Moti Mizrahi’s New Paper: “The Problem of Natural Inequality: A New Problem of Evil”

Forthcoming in Philosophia: Philosophical Quarterly of Israel. Pre-publication copy available here.

Abstract. In this paper, I argue that there is a kind of evil, namely, the unequal distribution of  natural endowments, or natural inequality, which presents theists with a new evidential (not logical or incompatibility) problem of evil. The problem of natural inequality is a new evidential problem of evil not only because, to the best of my knowledge, it has not yet been discussed in the literature, but also because available theodicies, such the free will defense and the soul-making defense, are not adequate responses in the face of this particular evil, or so I argue.

Keywords: free will defense; moral evil; natural evil; natural lottery; problem of evil; soulmaking defense

HT: ex-apologist

About Jeffery Jay Lowder

Jeffery Jay Lowder is President Emeritus of Internet Infidels, Inc., which he co-founded in 1995. He is also co-editor of the book, The Empty Tomb: Jesus Beyond the Grave.

  • patrick.sele

    Quote from the paper:

    “Now, since moral
    arbitrariness in the distribution of natural endowments gives rise to unequal
    distributions, which are unfair because they are undeserved, as when some
    (e.g., Albert Einstein) get all the cognitive goods, whereas others (e.g.,
    microcephalics) get nothing, the problem is to say how
    could God—who is supposed to be omnipotent, omniscient,
    and omnibenevolent—allow for this sort of
    natural inequality. In other words, if God is morally perfect, why is the distribution of
    natural endowments so unequal? How could an all-good God be so unfair in distributing
    natural endowments?”

    According to the
    Bible more talented a person is, the more is expected from that person (see
    Luke 12,48). Moreover, a person’s acts are judged according to what the person
    is able to do and not according to the result (see Matthew 25,14-30, Mark
    12,41-44). So, less talented persons are not necessarily worse off.

    Quote from the
    paper:

    “First, all things being
    equal, a person with a life expectancy at birth of approximately seventy years
    has more soul-making opportunities, on average, than a person with a life
    expectancy of approximately four years. Second, in virtue of living
    longer, winners get not only more but also different kinds of soul-making
    opportunities that losers never get. For instance, an infant that dies from
    Tay-Sachs disease at the age of four will never get the opportunity to feed the
    hungry, provide shelter for the homeless, care for the sick, defend the weak,
    and so on.”

    But the infant
    won’t get the opportunity TO FAIL to do all these things, either. In general,
    people who die as infants, i.e. before the age of accountability, are not able
    to sin and, consequently, will never face punishment for their sins. So, in
    this sense they are better off than people who are able to sin and do not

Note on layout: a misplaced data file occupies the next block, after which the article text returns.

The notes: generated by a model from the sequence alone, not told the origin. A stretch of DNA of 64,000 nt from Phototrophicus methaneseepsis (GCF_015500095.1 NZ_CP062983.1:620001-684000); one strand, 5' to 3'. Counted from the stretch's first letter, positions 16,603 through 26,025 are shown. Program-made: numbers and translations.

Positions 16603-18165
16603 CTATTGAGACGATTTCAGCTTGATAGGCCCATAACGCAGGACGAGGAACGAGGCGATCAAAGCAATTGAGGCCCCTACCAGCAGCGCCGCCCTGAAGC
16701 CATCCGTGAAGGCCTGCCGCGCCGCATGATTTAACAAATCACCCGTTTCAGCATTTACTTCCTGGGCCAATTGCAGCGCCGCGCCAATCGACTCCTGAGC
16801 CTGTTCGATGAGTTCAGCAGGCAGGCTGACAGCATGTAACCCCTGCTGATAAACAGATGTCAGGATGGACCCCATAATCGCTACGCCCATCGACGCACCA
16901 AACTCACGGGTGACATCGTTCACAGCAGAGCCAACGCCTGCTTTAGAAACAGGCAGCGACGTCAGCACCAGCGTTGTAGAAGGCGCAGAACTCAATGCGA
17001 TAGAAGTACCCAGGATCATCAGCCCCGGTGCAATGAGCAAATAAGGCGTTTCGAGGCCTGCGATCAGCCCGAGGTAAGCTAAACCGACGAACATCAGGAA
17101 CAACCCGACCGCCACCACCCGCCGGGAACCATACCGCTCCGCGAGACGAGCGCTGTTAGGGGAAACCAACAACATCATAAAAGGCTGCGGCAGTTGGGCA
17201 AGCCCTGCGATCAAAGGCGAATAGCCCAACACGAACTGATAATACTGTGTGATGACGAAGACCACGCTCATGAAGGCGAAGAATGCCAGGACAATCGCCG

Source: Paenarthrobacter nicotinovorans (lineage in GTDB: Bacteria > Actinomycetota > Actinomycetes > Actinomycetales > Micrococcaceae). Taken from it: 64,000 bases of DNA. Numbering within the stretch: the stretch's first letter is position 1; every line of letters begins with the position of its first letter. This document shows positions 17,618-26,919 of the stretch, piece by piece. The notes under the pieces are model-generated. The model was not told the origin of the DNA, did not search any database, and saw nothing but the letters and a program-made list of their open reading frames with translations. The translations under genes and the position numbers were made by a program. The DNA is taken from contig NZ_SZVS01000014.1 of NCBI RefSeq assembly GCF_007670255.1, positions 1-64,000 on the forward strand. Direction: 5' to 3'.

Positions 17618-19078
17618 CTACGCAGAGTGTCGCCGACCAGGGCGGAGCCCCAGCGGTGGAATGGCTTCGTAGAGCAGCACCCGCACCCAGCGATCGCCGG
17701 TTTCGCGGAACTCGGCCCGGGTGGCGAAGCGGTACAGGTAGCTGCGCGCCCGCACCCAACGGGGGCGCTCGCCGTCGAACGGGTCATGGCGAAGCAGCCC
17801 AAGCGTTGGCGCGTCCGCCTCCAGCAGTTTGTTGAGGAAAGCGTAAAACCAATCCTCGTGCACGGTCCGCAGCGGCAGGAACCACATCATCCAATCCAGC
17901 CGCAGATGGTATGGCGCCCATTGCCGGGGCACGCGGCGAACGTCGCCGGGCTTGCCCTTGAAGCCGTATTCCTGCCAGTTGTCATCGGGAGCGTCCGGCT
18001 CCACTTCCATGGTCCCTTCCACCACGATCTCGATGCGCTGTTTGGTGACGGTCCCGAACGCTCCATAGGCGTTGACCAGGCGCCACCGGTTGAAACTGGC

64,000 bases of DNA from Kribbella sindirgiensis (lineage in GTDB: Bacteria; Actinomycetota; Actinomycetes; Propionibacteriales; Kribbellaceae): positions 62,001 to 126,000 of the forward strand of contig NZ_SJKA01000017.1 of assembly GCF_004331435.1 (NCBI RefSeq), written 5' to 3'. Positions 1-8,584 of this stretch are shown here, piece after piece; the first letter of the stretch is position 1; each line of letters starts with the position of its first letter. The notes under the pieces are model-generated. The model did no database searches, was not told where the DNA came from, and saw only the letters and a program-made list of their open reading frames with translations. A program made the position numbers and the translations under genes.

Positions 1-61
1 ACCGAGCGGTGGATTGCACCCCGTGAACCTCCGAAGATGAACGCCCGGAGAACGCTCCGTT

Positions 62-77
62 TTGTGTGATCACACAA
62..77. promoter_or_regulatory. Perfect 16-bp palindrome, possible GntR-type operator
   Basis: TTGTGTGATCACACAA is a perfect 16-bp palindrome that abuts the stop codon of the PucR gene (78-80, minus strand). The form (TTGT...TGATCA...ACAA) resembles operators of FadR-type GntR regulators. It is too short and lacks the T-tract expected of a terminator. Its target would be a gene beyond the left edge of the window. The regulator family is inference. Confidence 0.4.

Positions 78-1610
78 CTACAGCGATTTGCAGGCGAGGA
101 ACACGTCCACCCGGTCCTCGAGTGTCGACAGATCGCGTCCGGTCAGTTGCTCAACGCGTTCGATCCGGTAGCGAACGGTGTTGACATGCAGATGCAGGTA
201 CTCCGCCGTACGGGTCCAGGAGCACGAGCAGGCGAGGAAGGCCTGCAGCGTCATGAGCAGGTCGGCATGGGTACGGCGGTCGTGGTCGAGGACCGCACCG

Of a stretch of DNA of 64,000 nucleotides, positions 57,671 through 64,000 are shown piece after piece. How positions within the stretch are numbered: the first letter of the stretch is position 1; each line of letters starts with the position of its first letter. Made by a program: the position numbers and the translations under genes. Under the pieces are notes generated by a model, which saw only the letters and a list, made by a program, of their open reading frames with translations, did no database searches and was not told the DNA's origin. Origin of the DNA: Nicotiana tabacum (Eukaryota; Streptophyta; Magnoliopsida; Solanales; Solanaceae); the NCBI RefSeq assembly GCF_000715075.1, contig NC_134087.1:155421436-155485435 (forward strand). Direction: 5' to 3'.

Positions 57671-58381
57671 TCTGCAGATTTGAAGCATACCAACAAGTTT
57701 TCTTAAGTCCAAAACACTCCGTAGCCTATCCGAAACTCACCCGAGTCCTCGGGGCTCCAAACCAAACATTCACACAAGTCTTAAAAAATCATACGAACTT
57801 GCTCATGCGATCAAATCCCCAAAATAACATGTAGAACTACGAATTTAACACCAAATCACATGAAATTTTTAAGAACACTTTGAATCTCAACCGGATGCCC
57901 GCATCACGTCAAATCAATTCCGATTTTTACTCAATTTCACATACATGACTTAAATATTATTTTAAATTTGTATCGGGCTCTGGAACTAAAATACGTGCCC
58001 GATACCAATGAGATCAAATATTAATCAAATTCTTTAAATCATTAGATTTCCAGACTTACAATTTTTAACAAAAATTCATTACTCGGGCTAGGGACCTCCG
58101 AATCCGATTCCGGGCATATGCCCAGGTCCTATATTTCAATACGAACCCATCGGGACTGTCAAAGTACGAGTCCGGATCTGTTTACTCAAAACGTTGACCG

accept God’s salvation.

    Quote from the
    paper:

    “Along similar lines, some
    might also object that everyone, winners and losers alike, are equally placed
    with respect to the most valuable gift of all, namely, the beatific vision.
    However, there are two problems with this line. First, the beatific vision is
    supposed to be a gift that one receives in another world, not in this world. So
    the extreme inequality in terms of natural endowments and soul-making
    opportunities in this world remains a problem. Second,
    since the problem of natural inequality is an evidential, not a logical or
    incompatibility, problem of evil, we need evidence for the existence of an
    afterlife, heaven, and immortal souls, at the very least, for this objection to
    go through. Absent such evidence, the beatific vision remains a logical
    (perhaps even a metaphysical) possibility that is ineffective as an objection
    against the evidential problem of natural inequality.”

    Here, in my view the
    author inappropriately shifts the burden of proof on the theist. With respect
    to the argument from evil, the theist is not obliged to prove the existence of
    an afterlife, heaven, and immortal souls. After all, the aim of a theodicy is
    not to prove God’s existence, but to refute an argument against God’s
    existence.

    • staircaseghost

      “So, in this sense they are better off than people who are able to sin and do not accept God’s salvation.”

      So your counter to the claim that the gods arbitrarily make some people better off than others is to point out that the gods arbitrarily make some people better off than others?

      • holey spirit

        Knock out in the first round. LOL

    • EvolutionKills

      “After all, the aim of a theodicy is not to prove God’s existence, but to refute an argument against God’s existence.”

      Please explain the logic behind defending a concept that has no evidential basis in reality to actually exist. Until your god is actually proven to exist, then you still have the burden of proof. It’s unfair of YOU to try to move the burden of proof, and just assume your conclusion (that your god exists), then demand that others prove you wrong.

  • Malek

    First, I’d like to apologize for the not so perfect english, and the off-topic post.

    Talk about coincidences! I thought of a similar argument 2 days ago (Though not as much comprehensive).

    Another idea I thought of -which could potentially make a good bayesian argument- is that ruling a country through secular laws leads to generally better results than ruling a country through religious laws. Which is surprising given a certain religion (using the weighted average principle, I think “theism” could used), but expected given naturalism.

    What do you think, Jeff?


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